What’s With The ISO?
Every week, without fail, I get an email from an inquisitive mind about the EXIF data in Within The Frame, specifically the question goes like this, and I quote from yesterday morning’s email on the matter:
I noticed that in quite a lot of your photos you use high ISO even though there seems no reason to do so, for instance using ISO 800 and 1/5000 sec exposure. Wouldn’t ISO 200 and exposure 1/1250 sec give better results ? That is, less noise and higher dynamic range. Isn’t 1/1250 fast enough ? Of course the case may be that you had no special reason for this setting at a specific photo but it seems to be quite a consistent feature.
It’s a good question. Every photographer has different priorities, different ways of shooting, etc. If I were in a consistent lighting situation I’d put my camera on ISO 400 or lower, probably starting the day at ISO 200. But the thing is, I do so much shooting in mosques, temples, and dark little workshops that it’s not long before my ISO gets cranked up to 11. And by 11, of course, I mean ISO 800. And then – here’s the dirty little secret you’ve all been waiting for – I get distracted shooting, walk outside and spend an hour at ISO 800, and the resulting high shutter speeds, before I notice. Why? Because my top priorities are the settings that affect the aesthetics of the image in the way that I am most concerned about – in my case usually the aperture and resulting depth of field.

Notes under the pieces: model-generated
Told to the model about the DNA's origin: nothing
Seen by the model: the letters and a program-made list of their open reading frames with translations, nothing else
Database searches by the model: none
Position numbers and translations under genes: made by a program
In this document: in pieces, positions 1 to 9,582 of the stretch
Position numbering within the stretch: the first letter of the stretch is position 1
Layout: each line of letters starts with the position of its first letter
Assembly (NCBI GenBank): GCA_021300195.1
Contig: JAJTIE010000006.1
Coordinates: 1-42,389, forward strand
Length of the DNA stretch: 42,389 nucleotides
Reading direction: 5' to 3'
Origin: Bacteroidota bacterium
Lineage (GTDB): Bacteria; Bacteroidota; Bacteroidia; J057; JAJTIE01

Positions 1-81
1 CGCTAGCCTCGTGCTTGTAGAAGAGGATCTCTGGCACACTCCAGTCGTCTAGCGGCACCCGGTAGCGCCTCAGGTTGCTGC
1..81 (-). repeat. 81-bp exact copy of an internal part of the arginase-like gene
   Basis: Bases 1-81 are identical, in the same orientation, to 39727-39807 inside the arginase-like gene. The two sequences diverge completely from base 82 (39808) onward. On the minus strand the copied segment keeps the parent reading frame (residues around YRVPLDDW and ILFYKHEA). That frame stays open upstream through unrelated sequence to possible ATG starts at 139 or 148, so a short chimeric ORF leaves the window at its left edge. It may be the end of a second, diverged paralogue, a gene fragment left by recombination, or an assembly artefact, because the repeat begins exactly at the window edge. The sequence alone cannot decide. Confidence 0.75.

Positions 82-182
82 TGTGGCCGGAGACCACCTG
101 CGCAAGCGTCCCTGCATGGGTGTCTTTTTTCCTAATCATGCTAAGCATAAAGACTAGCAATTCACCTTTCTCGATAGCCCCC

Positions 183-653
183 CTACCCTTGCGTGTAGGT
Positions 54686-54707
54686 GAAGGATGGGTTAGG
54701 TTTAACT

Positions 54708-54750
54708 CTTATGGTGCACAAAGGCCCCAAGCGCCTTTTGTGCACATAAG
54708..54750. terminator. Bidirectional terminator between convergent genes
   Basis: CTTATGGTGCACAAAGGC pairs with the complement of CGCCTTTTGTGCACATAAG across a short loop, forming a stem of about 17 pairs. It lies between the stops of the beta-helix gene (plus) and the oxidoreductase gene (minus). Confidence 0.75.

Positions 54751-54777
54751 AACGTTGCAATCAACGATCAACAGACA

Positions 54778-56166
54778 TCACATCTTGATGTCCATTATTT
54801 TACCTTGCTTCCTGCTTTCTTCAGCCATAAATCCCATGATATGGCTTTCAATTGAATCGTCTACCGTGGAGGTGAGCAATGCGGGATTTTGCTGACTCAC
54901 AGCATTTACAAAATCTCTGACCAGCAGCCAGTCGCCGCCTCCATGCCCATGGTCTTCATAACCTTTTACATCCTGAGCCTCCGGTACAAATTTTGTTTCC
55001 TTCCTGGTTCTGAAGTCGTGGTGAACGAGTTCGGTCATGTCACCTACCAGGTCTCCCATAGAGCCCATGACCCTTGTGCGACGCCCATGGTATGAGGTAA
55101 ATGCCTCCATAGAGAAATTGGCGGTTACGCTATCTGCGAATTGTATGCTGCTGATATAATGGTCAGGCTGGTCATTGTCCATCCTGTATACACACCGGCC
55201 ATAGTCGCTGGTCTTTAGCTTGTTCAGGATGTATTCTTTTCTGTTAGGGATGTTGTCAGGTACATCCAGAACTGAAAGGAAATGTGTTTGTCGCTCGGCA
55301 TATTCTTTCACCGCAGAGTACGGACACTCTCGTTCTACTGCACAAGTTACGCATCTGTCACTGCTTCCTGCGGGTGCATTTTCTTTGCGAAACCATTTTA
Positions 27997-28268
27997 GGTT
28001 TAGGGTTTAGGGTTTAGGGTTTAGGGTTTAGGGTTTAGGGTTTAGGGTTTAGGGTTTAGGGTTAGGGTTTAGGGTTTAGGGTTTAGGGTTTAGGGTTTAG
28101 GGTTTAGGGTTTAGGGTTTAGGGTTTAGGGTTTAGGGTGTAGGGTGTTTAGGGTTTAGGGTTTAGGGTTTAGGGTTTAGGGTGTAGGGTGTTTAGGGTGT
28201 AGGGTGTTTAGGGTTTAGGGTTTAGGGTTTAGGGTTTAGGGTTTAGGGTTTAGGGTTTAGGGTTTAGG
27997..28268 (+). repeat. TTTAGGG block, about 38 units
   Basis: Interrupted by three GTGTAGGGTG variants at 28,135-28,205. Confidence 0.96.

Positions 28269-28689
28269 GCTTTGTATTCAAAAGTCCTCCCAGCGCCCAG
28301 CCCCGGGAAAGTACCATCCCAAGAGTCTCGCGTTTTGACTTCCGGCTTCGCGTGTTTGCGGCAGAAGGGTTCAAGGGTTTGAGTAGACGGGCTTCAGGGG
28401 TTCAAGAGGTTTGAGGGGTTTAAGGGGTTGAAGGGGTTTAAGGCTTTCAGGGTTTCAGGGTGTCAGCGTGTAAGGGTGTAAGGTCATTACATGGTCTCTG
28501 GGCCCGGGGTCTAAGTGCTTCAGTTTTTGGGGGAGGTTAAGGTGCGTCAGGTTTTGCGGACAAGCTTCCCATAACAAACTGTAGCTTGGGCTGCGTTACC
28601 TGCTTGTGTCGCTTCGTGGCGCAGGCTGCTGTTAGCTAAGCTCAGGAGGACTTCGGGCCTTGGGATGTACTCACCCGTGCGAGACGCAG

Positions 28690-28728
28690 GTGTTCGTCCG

I know, I know, the ISO affects the aesthetic, but it just doesn’t affect it ways I notice or care about most of the time. My 5D and 5D/2 bodies create great looking files if you expose the image for the most amount of data and don’t try to pull much detail out of underexposed shadows, which is why I expose the way I do (HERE‘s an article on that). I don’t use Noise Ninja, never have. I’d probably benefit from it once in a blue moon, but i generally don’t have issues with noise. Nail the exposure and even at 800 the files look great to me. But like I said, we all focus on different things and some people get fixated on noise.
So the short answer – I get distracted, see something I’m excited about and chase it. Sometimes the ISO takes a while to catch up. You have to know what’s important to you. I’d rather follow my eye and my heart and get the shot than fiddle with ISO, but usually it’s not even conscious. I wish I could give you a better answer, something about string theory and reciprocity failure and the muted tones of a lower dynamic range…but mostly I just get distracted easily.